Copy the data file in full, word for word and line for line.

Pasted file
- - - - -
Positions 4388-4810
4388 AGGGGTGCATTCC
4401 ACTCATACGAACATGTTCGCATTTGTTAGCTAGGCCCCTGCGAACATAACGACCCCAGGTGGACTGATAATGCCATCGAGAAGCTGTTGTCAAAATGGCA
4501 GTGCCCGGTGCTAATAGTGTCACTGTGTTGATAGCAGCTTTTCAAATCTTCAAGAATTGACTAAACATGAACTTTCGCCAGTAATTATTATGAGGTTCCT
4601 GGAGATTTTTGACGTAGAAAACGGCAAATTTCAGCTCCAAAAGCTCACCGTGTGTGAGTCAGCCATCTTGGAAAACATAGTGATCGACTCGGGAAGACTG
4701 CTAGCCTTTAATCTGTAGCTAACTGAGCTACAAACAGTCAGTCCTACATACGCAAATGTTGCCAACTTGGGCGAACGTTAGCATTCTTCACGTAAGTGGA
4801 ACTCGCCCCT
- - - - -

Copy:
Positions 4388-4810
4388 AGGGGTGCATTCC
4401 ACTCATACGAACATGTTCGCATTTGTTAGCTAGGCCCCTGCGAACATAACGACCCCAGGTGGACTGATAATGCCATCGAGAAGCTGTTGTCAAAATGGCA
4501 GTGCCCGGTGCTAATAGTGTCACTGTGTTGATAGCAGCTTTTCAAATCTTCAAGAATTGACTAAACATGAACTTTCGCCAGTAATTATTATGAGGTTCCT
4601 GGAGATTTTTGACGTAGAAAACGGCAAATTTCAGCTCCAAAAGCTCACCGTGTGTGAGTCAGCCATCTTGGAAAACATAGTGATCGACTCGGGAAGACTG
4701 CTAGCCTTTAATCTGTAGCTAACTGAGCTACAAACAGTCAGTCCTACATACGCAAATGTTGCCAACTTGGGCGAACGTTAGCATTCTTCACGTAAGTGGA
4801 ACTCGCCCCT